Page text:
Recurring Deposit Account (RDA) is akin to a Recurring Deposit in a bank, where you invest a fixed amount on a monthly basis. The deposit has a fixed tenure, and the scheme is a powerful tool for regular savings. As the name says, the RDA is a systematic way of saving money. Recurring Deposits accumulate money at a fixed rate of interest (currently 7.5% per annum), compounded quarterly, and your investment appreciates in five years. The scheme is meant for investors who want to deposit a fixed amount regularly, in order to get a tidy sum after five years. The minimum investment in a post-office RDA is Rs.10. There is no prescribed upper limit on your investment. If you invest Rs.10 every month, you will get back Rs.728.90 after 5 years. A post-office RDA can be opened at any post office in the country by filling up the appropriate forms.Hide

II. Bonds (Fixed Income Securities)
Bonds are the basic form of fixed income security. It is issued by a borrower (borrowing company) to the lender (the investor). The bondholder receives coupon payments at periodical intervals say annually, quarterly or semiannually and the redemption amount on the maturity date.

e.g.: An individual invests Rs.1,000 in a bond that pays interest at the rate of 10% semiannually, he/she can expect to receive Rs.50 semiannually (i.e., 10% x 1000 x 0.50) and at the maturity he/she will recover Rs.1,000, if the bond is redeemed at par.

Sometimes, bonds are issued as zero coupon bonds where no interest is paid to the investors. Instead, these bonds are issued at a discount to the face value and are redeemed at par.

e.g.: A bond with a face value of Rs.10,000 may be issued at a discounted value of say Rs.8,500. The bond would be redeemed after, say, 10 years and at that time the investor would get Rs.10,000.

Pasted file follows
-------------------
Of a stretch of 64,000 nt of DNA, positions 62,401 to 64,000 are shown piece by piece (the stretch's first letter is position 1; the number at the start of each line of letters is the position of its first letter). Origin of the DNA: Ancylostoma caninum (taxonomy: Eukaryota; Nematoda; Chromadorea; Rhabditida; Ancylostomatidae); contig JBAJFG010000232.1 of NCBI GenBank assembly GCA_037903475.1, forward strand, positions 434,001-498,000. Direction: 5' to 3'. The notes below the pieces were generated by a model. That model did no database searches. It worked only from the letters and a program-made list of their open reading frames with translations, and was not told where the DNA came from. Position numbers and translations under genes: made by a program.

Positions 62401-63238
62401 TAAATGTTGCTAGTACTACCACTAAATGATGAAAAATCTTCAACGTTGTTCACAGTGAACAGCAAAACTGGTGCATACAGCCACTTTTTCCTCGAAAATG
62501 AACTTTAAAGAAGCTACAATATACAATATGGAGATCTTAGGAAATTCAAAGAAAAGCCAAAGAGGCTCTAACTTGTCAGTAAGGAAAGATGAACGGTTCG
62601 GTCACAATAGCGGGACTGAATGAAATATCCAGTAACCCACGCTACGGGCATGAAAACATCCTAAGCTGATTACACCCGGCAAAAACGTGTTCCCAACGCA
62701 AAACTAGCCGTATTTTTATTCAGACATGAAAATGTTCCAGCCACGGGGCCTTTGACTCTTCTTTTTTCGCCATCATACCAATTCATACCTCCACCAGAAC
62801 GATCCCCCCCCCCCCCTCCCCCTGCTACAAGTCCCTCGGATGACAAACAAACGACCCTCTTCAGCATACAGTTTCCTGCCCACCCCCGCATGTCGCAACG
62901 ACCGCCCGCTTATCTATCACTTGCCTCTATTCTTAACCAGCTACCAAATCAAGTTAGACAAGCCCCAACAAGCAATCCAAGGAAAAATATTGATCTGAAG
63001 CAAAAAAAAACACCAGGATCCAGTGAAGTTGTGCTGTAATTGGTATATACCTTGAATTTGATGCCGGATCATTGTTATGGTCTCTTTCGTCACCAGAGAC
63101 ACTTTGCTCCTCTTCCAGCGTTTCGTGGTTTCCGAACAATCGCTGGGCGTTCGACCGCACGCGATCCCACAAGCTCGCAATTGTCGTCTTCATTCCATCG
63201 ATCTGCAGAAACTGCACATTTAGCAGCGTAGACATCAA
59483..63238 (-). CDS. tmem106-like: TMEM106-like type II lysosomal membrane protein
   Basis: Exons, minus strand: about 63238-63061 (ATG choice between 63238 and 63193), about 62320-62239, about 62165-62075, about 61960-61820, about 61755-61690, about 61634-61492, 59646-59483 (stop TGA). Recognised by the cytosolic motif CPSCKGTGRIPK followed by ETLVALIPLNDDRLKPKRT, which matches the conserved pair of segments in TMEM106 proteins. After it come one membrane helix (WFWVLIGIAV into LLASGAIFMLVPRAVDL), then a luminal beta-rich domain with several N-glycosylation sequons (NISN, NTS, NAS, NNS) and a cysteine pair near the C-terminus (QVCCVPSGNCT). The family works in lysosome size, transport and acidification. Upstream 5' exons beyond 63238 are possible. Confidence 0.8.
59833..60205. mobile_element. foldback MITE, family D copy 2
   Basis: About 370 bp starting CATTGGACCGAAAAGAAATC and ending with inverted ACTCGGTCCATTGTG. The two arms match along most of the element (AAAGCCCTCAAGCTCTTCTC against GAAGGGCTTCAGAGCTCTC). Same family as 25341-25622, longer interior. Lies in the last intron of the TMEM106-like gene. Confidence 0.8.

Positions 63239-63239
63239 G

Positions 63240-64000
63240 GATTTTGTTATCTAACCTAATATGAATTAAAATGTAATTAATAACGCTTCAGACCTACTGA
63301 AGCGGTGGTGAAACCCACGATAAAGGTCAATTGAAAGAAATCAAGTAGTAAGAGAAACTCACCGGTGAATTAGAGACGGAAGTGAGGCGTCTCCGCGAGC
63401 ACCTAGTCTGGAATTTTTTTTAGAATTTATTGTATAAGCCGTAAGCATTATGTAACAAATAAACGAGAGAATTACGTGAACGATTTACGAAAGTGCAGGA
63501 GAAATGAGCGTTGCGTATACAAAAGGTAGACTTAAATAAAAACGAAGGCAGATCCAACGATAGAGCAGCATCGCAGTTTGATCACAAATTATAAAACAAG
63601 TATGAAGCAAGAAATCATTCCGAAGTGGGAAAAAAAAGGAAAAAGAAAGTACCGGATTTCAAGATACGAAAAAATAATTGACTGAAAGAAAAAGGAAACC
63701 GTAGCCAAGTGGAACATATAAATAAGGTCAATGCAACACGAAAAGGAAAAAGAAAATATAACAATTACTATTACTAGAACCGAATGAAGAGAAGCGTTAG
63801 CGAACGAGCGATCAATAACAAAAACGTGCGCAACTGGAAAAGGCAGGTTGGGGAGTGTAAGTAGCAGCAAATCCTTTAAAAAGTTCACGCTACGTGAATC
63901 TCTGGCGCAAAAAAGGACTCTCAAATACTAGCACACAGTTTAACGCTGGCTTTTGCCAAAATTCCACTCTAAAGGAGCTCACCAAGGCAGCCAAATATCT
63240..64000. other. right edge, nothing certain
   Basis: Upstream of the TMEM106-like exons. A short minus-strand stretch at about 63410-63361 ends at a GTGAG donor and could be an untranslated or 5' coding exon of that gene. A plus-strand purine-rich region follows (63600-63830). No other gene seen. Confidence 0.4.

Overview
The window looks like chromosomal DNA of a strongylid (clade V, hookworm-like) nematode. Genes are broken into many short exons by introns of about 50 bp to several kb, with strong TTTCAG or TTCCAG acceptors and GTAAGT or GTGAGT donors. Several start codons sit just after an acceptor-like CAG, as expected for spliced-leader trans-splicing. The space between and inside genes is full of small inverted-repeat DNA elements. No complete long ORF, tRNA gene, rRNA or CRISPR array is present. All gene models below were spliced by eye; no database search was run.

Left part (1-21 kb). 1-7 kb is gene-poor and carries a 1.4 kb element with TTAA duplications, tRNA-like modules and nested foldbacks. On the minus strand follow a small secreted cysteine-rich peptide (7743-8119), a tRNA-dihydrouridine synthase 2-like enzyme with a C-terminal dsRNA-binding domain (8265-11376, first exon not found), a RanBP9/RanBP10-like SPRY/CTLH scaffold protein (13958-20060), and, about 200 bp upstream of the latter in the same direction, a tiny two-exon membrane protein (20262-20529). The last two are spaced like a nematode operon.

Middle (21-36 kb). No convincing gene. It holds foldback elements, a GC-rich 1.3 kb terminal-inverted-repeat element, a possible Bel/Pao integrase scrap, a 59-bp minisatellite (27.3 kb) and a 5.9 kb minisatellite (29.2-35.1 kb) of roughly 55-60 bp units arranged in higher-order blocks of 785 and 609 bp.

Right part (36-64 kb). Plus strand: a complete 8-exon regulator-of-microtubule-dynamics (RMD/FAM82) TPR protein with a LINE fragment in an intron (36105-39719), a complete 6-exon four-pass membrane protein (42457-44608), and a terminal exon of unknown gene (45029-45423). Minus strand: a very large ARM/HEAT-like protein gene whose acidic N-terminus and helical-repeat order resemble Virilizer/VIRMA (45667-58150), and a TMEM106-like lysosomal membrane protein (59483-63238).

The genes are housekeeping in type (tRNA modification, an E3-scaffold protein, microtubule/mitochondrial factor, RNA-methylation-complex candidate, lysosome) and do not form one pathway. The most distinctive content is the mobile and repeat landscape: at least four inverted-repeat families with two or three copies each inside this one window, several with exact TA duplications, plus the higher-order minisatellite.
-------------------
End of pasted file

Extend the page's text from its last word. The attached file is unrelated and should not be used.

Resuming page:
There are long term securities here like government securities (Gilts), debentures and bonds and short term securities like call money market, repos, treasury bills, commercial papers, commercial bills, forward rate agreements and interest rate swaps.Hide

III. Equity Shares
Equity shares are the most common form of company security and most popular among the investor. As the name suggests, the holder of such security is owner of the security to the extent of his exposure. They have the right to vote and receive any profits in the form of a dividend. These are highly liquid securities traded on the exchange. The risk involved is also high in these types of securities.

However, equity shares are not the only form of securities that a company offers. Besides this there are others like preference shares, warrants, bonus issues and right issues.

Preference shares are those which get a preference over the ordinary share holders in getting the dividend but at a fixed percentage but after paying the interest on debentures. There are different kinds of preference shares. They are cumulative preference shares, participating preference shares, redeemable preference shares and convertible preference shares.